The news broke yesterday that Pakistan’s wicket keeper Zulqarnain Haider, the man whose name we’d pay good money to hear Bill Lawry pronounce, had suddenly quit Pakistan’s matches in Dubai and fled to England. He is currently claiming asylum. Haider recently hit the winning runs in the fourth ODI against South Africa. However, he claimed he received a threatening text message beforehand demanding he throw the match. He therefore decided to do a runner sharpish – and who can blame him.
Although there must be a chance that this text was a joke or a bluff (reports have denied the text was sent by Graeme Smith) threats of this nature are no laughing matter. Controversy and mystery surrounded the death of Pakistan’s coach, Bob Woolmer, before the last World Cup, and Haider obviously believed the threats were serious enough to take drastic action. He has since announced his retirement from international cricket at the age of 24 – a decision he couldn’t have made lightly.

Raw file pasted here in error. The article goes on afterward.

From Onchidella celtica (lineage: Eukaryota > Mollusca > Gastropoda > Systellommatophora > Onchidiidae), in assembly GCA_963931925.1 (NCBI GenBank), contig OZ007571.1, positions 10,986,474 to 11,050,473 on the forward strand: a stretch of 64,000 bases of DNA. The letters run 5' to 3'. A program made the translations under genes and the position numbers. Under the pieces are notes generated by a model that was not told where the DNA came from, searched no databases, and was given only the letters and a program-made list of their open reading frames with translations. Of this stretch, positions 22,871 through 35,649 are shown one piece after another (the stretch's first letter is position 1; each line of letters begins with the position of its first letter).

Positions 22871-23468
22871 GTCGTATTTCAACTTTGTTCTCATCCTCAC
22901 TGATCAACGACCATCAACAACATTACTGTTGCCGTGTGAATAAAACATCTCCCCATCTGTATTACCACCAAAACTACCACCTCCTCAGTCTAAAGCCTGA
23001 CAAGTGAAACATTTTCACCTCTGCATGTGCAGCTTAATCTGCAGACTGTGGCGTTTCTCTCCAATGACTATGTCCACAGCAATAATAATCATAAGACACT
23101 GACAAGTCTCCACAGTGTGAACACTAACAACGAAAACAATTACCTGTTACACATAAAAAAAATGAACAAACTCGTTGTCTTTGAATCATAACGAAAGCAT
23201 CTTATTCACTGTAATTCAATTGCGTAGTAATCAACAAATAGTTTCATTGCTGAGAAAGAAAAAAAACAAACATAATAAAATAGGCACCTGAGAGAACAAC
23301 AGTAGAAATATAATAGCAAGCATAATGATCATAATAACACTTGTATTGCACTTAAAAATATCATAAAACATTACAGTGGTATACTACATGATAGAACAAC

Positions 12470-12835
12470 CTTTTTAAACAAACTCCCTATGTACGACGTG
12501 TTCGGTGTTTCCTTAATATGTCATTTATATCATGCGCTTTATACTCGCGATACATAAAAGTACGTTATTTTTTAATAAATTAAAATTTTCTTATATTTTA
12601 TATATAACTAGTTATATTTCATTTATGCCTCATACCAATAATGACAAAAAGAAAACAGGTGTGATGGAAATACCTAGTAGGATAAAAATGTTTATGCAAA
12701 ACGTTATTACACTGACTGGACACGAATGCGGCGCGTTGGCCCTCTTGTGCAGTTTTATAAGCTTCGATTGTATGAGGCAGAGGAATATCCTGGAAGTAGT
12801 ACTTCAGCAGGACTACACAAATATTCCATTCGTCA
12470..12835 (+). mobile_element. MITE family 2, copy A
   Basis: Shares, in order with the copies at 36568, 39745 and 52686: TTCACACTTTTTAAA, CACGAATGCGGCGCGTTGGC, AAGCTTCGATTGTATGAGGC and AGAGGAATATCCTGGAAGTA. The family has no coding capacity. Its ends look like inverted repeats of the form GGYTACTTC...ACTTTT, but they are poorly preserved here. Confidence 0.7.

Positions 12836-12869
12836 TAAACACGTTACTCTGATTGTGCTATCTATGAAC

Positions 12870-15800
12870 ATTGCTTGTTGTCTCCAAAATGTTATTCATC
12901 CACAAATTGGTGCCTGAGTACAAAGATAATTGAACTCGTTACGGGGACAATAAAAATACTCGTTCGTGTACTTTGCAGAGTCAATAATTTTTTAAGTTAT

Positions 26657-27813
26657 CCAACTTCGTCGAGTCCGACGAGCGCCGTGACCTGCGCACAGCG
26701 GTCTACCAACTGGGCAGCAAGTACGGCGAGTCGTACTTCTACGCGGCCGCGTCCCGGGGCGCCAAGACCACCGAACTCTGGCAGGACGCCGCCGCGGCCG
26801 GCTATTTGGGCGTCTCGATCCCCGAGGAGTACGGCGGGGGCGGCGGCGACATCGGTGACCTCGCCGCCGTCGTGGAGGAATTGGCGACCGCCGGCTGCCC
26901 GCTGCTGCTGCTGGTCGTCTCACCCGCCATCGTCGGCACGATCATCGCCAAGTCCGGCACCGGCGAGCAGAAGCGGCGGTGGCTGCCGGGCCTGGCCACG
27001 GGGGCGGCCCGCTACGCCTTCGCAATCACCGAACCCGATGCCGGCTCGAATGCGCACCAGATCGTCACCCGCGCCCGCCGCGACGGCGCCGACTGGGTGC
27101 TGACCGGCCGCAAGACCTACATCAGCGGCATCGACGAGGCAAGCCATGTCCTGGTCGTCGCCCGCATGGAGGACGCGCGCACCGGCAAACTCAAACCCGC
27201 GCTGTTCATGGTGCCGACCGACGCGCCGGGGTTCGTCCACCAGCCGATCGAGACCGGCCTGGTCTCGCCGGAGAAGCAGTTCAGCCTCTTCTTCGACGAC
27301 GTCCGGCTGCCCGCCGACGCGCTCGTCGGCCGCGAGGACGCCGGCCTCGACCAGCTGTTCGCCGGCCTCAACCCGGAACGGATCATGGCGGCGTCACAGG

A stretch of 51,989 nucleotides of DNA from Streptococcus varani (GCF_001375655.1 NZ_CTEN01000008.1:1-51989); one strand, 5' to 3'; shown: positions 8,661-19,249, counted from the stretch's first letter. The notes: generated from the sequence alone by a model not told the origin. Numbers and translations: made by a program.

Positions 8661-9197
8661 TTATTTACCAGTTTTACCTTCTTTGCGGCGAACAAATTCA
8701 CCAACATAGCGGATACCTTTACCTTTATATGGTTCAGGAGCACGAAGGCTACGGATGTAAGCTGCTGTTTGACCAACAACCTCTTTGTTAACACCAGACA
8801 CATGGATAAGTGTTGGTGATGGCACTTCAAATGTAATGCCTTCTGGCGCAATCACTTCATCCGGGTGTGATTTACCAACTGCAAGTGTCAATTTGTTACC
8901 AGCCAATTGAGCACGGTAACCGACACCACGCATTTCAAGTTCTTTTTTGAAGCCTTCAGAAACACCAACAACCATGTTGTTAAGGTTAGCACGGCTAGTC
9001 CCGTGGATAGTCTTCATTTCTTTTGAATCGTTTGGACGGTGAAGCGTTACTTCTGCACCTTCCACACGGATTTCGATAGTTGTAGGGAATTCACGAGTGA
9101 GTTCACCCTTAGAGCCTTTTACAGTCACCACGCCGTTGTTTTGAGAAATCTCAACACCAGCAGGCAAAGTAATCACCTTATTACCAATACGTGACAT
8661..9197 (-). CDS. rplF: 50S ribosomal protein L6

Once again this is bad news for cricket. How can the South African be sure they won yesterday’s fifth ODI fairly and squarely? But at least there’s a potential silver lining. By defying the mob, Zulqarnain has shown that cricketers can be brave and incorruptible. Secondly, it raises the question whether Mohammad Amir and Mohammad Asif were similarly threatened before they allegedly bowled deliberate no-balls during the English summer. Would you have done the same if the safety of your family was at stake? It’s an interesting dilemma.